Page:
“I will have one of your classmates take notes for you, and if you would like to go over the material with me later, that can be arranged.” Before his student could protest, he amended his statement. “I won’t train you until I know you’re in good condition. I can’t push you to your limit if you’ve already done that to yourself.”


“Take care of yourself, my boy. You’re going to take enough damage from the villains; don’t make their job easier.” 

“Alright, already. I’ll go talk to Recovery Girl. Don’t worry so much, All Might. You sound like Deku.” Bakugou slung his bag over his shoulder and shuffled down the hall toward the infirmary.


That night, Toshinori was pulling a mug from the microwave when his cell phone vibrated against the counter. He glanced over at the screen as he pushed the microwave door shut, and promptly sloshed hot water on the floor as he recognized the number. Setting the cup and what was left of the water on the counter, he snatched the phone up. “Chiyo- Is young Bakugou-“

“You did right sending that boy to see me today.” Her voice was unsteady, exhausted. 

“Is he alright? Chiyo, what happened?”

“He’s fine, now. They finished surgery an hour or so ago, but he’s still sleeping it off.”

“Surgery?” He rasped.

“They removed his appendix, Toshinori. He had an advanced case of appendicitis. If you hadn’t sent him to me when you did, or if he’d been allowed to participate in battle training, it could have ruptured. As it stands, he’s fine because you were watching out for him.”

He let out a rattling cough. “Thank you for letting me know, Chiyo. How long will he be out of class?”

“It’ll be at least three weeks before he’s fully up and running again, but as long as you and the kids are careful, and as long as he’s only performing deskwork, he’ll probably be back within a week. He’s stubborn enough for it, anyway. Like someone else I know.”

Toshinori grinned in spite of the chastisement. “Well, make sure he knows I’m having the others take notes for him.”

“Tell him yourself, he’s recovering in the UA infirmary. It’s the safest place for him right now, given the circumstances.” He heard Recovery Girl sigh over the phone receiver. “I’m glad to see you’re taking care of your students, boy. Now learn to take care of yourself!”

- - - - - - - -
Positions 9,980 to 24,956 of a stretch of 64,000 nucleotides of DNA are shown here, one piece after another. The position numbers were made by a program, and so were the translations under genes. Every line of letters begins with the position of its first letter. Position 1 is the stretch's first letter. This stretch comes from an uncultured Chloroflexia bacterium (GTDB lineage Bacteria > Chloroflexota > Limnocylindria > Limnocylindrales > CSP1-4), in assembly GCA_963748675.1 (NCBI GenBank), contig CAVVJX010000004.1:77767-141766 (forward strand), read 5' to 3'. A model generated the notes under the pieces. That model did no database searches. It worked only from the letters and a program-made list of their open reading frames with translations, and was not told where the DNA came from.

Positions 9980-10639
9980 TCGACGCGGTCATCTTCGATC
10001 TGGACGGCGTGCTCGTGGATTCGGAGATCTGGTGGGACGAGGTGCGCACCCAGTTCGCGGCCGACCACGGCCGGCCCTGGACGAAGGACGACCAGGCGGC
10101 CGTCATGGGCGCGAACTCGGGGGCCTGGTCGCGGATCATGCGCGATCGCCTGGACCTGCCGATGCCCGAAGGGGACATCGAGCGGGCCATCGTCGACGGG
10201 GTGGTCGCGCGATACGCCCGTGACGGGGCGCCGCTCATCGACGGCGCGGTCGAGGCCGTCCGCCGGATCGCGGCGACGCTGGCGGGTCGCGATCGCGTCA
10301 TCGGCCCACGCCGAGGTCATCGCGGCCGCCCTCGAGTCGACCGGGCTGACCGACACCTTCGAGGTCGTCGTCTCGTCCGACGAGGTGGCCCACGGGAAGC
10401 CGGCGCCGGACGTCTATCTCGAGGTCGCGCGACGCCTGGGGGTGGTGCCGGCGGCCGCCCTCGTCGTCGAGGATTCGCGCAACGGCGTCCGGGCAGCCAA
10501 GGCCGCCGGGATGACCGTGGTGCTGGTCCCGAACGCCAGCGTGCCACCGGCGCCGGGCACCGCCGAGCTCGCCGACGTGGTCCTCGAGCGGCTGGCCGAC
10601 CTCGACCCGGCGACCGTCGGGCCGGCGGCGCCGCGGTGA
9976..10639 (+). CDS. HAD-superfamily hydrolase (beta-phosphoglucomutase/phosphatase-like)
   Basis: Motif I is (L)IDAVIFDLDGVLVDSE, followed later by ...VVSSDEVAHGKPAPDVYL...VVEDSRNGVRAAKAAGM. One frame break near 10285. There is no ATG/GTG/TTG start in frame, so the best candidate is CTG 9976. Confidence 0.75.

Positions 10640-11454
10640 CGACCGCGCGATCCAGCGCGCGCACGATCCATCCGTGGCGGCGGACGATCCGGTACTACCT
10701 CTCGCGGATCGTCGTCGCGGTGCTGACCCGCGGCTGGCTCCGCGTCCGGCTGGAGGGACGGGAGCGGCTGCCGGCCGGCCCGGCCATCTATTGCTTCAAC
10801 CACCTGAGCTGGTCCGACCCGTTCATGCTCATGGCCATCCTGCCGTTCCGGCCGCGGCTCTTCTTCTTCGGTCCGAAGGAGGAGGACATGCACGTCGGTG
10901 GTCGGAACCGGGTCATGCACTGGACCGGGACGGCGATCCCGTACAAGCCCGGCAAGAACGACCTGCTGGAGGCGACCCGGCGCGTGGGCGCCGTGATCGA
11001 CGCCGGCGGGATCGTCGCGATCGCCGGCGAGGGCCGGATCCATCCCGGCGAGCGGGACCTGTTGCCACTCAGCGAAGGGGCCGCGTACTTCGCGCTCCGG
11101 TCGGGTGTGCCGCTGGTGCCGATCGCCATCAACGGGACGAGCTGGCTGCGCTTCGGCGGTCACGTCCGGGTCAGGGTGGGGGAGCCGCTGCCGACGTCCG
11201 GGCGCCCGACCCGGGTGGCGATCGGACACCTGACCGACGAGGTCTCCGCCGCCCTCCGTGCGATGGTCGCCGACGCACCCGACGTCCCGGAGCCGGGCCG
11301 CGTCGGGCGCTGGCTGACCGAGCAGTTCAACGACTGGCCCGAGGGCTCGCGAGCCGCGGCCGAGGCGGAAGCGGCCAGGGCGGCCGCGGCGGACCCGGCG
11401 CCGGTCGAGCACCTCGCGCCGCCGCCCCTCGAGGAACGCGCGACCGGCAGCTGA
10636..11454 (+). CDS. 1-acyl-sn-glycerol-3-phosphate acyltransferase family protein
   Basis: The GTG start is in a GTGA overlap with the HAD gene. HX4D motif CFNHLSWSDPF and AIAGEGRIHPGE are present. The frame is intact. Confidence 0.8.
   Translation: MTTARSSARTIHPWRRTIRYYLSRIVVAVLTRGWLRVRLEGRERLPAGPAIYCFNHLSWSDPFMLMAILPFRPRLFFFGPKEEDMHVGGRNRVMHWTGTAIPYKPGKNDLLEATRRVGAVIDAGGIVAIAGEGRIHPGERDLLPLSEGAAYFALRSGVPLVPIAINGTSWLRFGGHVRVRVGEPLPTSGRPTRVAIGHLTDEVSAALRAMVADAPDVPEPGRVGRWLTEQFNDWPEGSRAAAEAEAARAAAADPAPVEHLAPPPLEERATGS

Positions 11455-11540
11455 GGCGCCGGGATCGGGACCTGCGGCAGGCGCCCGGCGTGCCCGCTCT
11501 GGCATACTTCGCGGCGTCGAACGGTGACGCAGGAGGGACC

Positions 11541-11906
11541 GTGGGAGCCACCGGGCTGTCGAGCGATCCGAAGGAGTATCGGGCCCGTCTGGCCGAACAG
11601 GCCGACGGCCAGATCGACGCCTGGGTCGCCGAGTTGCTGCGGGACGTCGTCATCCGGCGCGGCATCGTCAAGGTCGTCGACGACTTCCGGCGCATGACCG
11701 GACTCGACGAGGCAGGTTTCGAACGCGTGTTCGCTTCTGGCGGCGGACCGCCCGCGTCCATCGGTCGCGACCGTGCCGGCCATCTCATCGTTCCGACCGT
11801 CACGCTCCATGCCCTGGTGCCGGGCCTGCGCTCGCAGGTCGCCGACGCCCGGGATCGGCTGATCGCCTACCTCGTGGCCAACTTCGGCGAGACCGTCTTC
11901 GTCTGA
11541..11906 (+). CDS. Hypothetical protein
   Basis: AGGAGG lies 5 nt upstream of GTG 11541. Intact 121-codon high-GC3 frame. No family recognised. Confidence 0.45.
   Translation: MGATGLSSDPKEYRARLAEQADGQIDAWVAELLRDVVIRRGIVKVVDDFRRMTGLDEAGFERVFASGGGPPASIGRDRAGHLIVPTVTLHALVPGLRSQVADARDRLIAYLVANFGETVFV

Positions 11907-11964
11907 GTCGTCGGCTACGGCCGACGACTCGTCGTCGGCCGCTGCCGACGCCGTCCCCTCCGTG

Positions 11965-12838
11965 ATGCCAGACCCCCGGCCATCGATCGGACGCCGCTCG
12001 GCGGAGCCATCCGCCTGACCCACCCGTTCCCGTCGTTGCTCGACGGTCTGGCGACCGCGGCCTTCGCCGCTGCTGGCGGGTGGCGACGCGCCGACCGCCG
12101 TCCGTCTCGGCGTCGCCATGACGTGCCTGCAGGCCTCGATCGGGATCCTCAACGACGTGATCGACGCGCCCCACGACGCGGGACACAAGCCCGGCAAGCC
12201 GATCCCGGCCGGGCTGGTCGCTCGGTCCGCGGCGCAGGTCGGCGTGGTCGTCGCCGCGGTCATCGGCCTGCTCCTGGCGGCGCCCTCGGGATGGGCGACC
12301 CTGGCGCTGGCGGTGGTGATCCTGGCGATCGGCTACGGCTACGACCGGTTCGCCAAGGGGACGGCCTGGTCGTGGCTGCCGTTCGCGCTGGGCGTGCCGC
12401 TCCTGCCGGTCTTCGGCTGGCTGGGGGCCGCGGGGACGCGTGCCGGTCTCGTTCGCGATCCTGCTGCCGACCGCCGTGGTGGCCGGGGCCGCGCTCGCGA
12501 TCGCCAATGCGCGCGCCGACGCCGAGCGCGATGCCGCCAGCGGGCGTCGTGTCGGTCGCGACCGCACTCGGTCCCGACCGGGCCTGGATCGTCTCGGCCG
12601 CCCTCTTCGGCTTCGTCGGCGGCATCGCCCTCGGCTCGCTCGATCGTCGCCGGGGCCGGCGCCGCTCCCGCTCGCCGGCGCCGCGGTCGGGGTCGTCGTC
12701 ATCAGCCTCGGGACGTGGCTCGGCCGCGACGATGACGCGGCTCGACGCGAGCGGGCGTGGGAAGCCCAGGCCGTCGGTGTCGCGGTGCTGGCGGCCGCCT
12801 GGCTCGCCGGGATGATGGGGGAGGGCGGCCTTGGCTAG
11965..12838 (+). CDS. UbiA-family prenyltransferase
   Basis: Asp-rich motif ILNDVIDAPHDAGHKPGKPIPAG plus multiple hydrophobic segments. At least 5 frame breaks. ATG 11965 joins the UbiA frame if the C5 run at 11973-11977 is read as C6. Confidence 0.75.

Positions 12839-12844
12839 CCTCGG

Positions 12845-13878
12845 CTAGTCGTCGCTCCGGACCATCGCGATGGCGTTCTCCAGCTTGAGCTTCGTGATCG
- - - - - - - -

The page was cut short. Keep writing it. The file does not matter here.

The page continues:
“Alright, Chiyo, thank you for keeping me updated. I’ll be by to see young Bakugou tomorrow.”


Bakugou’s explosive personality was incredibly subdued. He hadn’t said much when Toshinori handed him a stack of paper - from multiple kids in 1-A, as several had volunteered at once to share their notes with the boy - and wished him a quick recovery. That was fine; at this point, the former pro understood the young hothead. He would be a stellar hero, Toshinori knew, once he’d had just a little more time to grow.

As relieved as Toshinori was that the boy had been treated, something was still bothering him. He’d walked out to the front of the infirmary where Recovery Girl sat at her computer, typing something into her records. “Chiyo, could I ask you a question?”

“You just did.” She grinned at him in her usual way. “But I’m assuming you want to ask another one.”

“Yes,” he said, lowering his voice so it wouldn’t carry to where Bakugou was resting. “When…When I sent Young Bakugou to you, it was because I had the sense that something was wrong. And I couldn’t explain why. It felt like battling a villain. This isn’t the first time this has happened, either. My students - sometimes I just know when something is wrong.” He paused. “Chiyo, I was born Quirkless, and One for All is gone. So I don’t know how I am sensing these things. I was wondering if…If you had any insight into this.”

Recovery Girl stared at him for a moment. Her hand flew to her mouth - in shock? Surprise? Horror? No- She was laughing. Laughing at him. “You silly boy,” she said. “That’s no Quirk-based power.” Her lips pulled back in a devious smirk. “You’re just developing the same instincts as every other new father.”

Was she insinuating that - He felt a cough start to build in his chest, but he inhaled and forced it down. Was she implying that he viewed them…As his children?

“They’re lucky to have you.” Her expression softened. “Keep looking out for them, Toshinori. They still need you to protect them.”